Use by southerly owners of Old Wood Road and the new access proceeded without apparent incident until 1980, when Baillargeon acquired a permit to operate a campground on Little Canada. Assertion of their rights by the parties became passionate when, in 1981, Baillargeon obtained a permit to haul gravel from his holding. The Carmel complaint was filed on May 22, 1981, and the Beals complaint on June 4, 1981. The cases were consolidated for trial.
The judge determined that Old Wood Road had been discontinued (he used the word "eliminated") by implication and that Baillargeon had overloaded the easement he had acquired by prescription. He entered judgment granting the plaintiffs equitable relief which substantially limited Baillargeon's use of the road and new access and which provided for modest damages. Baillargeon has appealed.
1. Status of Old Wood Road as a public way. There was no vote of the town of Huntington to discontinue Old Wood Road. Once duly laid out, a public way continues to be such until legally discontinued. Preston v. Newton, 213 Mass. 483 , 485 (1913). Mahan v. Rockport, 287 Mass. 34 , 37 (1934). G. L. c. 82, Section 21. See Schuffels v. Bell, ante 76, 77 (1985), and, by analogy, Bliss v. Attleborough, 200 Mass. 227 , 230-231 (1908), the latter an opinion which deals with grade crossings over railroad tracks and which eschews considering whether
a public way may be discontinued by implication. Little reason exists for courts to assume that public officials have given up a highway easement in a fit of absence of mind. If discontinuance is what a public body wants, it may act. See, for example, G. L. c. 81, Section 22, and c. 86, Section 3, which prohibit diminution through adverse possession of a State highway or a public way. See also G. L. c. 82, Section 32A, as appearing in St. 1983, c. 136, which provides a procedure for discontinuance by municipalities of maintenance of public ways which have "become abandoned and unused for ordinary travel." Such public action as was taken in this case was taken by Hampshire County -- which relocated Montgomery Road -- not by the town. [Note 8] The trial judge's determination that Old Wood Road had been discontinued was, therefore, in error and so was so much of the judgments as flowed from that determination. Abutters of Old Wood Road are entitled to use it for all purposes for which a public way may be used. The defendants' cutting and trimming of trees which obstructed the way did not constitute a trespass upon, or waste of, property of the plaintiffs.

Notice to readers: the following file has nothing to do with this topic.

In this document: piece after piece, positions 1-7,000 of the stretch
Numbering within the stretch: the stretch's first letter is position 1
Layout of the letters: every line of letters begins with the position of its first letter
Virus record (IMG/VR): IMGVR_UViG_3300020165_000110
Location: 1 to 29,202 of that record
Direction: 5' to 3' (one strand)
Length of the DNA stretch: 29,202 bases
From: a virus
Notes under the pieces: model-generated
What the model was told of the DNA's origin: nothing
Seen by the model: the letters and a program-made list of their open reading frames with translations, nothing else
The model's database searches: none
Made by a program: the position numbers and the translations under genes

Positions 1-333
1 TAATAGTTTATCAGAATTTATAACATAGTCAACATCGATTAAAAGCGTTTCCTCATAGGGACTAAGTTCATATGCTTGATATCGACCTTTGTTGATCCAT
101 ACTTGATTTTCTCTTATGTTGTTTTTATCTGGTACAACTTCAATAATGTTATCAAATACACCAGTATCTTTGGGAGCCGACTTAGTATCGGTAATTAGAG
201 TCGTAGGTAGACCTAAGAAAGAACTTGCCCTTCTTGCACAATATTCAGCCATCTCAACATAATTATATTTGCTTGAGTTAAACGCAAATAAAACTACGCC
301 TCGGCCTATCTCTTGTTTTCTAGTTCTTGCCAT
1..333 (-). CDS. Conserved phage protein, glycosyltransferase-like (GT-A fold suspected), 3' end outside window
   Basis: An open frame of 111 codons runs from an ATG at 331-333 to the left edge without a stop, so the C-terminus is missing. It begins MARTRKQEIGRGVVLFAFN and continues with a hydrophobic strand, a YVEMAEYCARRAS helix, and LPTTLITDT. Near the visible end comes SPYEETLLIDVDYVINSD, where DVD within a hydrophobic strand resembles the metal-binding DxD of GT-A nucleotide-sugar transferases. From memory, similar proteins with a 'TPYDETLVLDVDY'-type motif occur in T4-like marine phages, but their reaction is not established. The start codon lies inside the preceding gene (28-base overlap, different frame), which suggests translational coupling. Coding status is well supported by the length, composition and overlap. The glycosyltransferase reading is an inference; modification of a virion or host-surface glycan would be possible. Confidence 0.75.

2. Status of the new access. Since 1846, the establishment of a public way has required public action as prescribed by statute (see G. L. c. 82, Sections 21-24, inclusive [relating to town ways]) or public, adverse, and continuous use for the prescriptive period. [Note 9] Commonwealth v. Coupe, 128 Mass. 63 , 64 (1880). Fenn v. Middleborough, 7 Mass. App. Ct. 80 , 83-85 (1979). Although the new access was a substitute for the old "public way" access, that circumstance does not place a public veneer on it in the absence of statutory action or the requisite public use. Use by the public connotes use by the general public. Scott v. Worcester, 257 Mass. 520 , 523 (1926). White v. Boston Gear Works, Inc., 315 Mass. 496 , 499 (1944). Fenn
v. Middleborough, 7 Mass. App. Ct. at 84. Newburyport Redevelopment Authy. v. Commonwealth, 9 Mass. App. Ct. at 228. Evidence of traffic along the Carrington Road, Thomas Road, and Old Wood Road by persons travelling from a point in Montgomery to a destination in Huntington might have established use by the general public. There was no such evidence, however, and use of the new access had been limited to the few persons who owned land along Old Wood Road south of its junction with the new access. As such, the easement by prescription acquired by those southerly owners was private. See Schuffels v. Bell, supra at 78.
Having decided that the southerly owners, notably Baillargeon, have a private easement of passage over the new access, acquired by prescription, it remains to consider the scope of the easement. The applicable principles were reviewed, relatively recently, in Glen v. Poole, 12 Mass. App. Ct. 292 (1981). In summary, these are that the extent of the easement is fixed by the use through which it was created, but that use does not fix the scope of the easement eternally. The use may change over time through normal evolution to satisfy new needs, but the variations cannot be substantial; they must be consistent with the general pattern formed by the adverse use. Id. at 292-293, and authorities there cited. See also O'Brien v. Hamilton, 15 Mass. App. Ct. 960 , 962 (1983).